The five suspects were reportedly detained and interrogated under much-criticized special security laws which remain in force in the Southern Border Provinces of Thailand – i.e Martial Law and Emergency Decree. The ICJ has repeatedly criticized how the Martial Law confers upon military authorities the powers to arrest and detain any person without a warrant for up to seven days for interrogation and questioning and does not require detainees to be brought before a court at any stage of their detention. The ICJ has also repeatedly analyzed and criticized the Emergency Decree, which breaches international law and standards, by allowing authorities to detain suspects, with the leave of the Court, for up to 30 days. The law does not require a detainee to be physically brought before the Court during this period.
Information submitted to the court as evidence in this case had reportedly been obtained from the suspects during detention periods prescribed under Martial Law and the Emergency Decree. Judge Khanakorn noted in his statement that he was of the view that any information obtained during this period should not be admissible because rights protections had not been afforded to the suspects who had been detained under security laws, as they are provided to suspects in other criminal trials. This position had reportedly led to the disagreements between the judge and his supervisor over the case ruling.
The ICJ has repeatedly expressed concern on the use as evidence of information obtained during interrogation under emergency laws in criminal proceedings of security-related cases, in the form of witness statements or inquiry reports from interrogation officials. The ICJ has called on Thailand to review existing standards in all special security laws and relevant articles in the Criminal Procedure Code regarding the admissibility of evidence that are not compatible with international fair trial standards.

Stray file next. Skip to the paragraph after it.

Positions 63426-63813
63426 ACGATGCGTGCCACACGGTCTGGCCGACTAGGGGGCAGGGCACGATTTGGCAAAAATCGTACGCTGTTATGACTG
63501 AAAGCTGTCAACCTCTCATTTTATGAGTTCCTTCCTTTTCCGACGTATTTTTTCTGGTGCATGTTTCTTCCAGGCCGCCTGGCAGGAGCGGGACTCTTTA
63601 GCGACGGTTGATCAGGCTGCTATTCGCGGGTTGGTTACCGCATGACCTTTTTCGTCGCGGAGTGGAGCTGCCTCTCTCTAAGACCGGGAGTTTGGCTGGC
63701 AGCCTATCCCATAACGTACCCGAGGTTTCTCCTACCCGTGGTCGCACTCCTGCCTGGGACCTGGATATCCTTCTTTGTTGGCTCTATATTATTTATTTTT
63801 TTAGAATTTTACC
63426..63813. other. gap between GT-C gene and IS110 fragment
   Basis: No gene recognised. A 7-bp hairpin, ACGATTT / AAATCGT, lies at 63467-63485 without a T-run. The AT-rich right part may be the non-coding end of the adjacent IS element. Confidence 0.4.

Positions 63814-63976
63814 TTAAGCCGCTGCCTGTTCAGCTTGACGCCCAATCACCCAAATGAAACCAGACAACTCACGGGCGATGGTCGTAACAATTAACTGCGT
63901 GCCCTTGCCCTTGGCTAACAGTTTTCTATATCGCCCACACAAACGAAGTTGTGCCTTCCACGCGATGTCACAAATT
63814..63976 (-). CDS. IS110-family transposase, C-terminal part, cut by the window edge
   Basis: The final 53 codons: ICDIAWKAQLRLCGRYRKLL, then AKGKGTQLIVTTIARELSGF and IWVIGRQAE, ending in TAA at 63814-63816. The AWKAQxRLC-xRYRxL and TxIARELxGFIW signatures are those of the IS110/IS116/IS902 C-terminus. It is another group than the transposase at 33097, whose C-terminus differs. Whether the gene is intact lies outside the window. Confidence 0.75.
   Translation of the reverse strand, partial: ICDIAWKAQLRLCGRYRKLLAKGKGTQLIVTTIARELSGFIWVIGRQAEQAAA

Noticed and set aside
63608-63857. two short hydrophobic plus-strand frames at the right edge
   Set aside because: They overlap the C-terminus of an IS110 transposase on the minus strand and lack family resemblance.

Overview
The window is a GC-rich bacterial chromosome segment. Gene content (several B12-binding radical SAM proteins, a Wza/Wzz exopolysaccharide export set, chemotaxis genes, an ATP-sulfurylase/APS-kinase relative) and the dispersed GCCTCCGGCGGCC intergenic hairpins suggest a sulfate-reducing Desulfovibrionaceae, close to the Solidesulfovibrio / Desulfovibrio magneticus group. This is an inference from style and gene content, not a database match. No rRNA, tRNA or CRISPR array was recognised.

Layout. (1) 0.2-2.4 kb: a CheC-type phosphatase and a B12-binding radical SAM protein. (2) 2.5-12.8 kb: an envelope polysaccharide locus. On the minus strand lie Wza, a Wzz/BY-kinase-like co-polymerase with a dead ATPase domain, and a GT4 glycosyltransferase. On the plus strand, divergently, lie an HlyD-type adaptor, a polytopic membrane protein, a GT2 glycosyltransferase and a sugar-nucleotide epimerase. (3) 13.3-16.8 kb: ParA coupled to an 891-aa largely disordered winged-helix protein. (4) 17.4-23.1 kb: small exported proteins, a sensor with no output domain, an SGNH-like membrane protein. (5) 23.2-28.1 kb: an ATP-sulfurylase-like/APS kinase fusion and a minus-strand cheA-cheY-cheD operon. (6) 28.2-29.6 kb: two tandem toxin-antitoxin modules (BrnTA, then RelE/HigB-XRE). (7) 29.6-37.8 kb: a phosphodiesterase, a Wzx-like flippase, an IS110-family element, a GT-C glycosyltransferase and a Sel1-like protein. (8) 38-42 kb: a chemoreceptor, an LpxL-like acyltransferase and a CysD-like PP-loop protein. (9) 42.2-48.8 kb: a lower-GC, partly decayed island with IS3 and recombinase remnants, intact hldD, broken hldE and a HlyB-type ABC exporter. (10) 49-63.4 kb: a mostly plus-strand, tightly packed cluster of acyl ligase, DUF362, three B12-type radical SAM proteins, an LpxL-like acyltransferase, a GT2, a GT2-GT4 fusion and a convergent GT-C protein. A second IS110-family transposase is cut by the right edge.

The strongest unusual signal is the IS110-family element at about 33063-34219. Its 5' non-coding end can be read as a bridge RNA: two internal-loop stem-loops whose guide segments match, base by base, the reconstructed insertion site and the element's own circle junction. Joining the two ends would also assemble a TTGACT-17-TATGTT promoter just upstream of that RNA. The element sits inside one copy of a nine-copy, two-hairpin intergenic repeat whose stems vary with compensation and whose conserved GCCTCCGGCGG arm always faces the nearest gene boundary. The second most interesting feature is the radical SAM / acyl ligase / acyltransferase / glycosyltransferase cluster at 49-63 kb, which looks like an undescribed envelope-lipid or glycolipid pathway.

Judge Khanakorn also described in his statement that certain evidence needed to have been ruled inadmissible as it had not been collected by competent authorities but by volunteers who were not competent or specialized in evidence collection.
Judge Khanakorn further asserted that interference in his judicial functions had also occurred in 2018 when he had been under pressure to reduce the sentence of three military officers who had been found to have shot villagers to death.
The right to a fair hearing in judicial proceedings before an independent and impartial court or tribunal is guaranteed in several human rights instruments, including the International Covenant on Civil and Political Rights (ICCPR), which Thailand is a party. The right is also enshrined in section 188 of the 2017 Constitution of Thailand.
International standards also reaffirm that judicial independence requires not only the independence of the judiciary as an institution from the other branches of government; it also requires judges being independent from each other. Such freedom from undue influence that might come from other judges is guaranteed in several internationally accepted standards, including Principle 1.4 of the Bangalore Principles of Judicial Conduct and its Commentary; article 3 of the Universal Charter of the Judge; and article 2 of the Basic Principles on the Independence of the Judiciary.
Frederick Rawski, ICJ Asia-Pacific Director, t: +66 64 478 1121; e: frederick.rawski(a)icj.org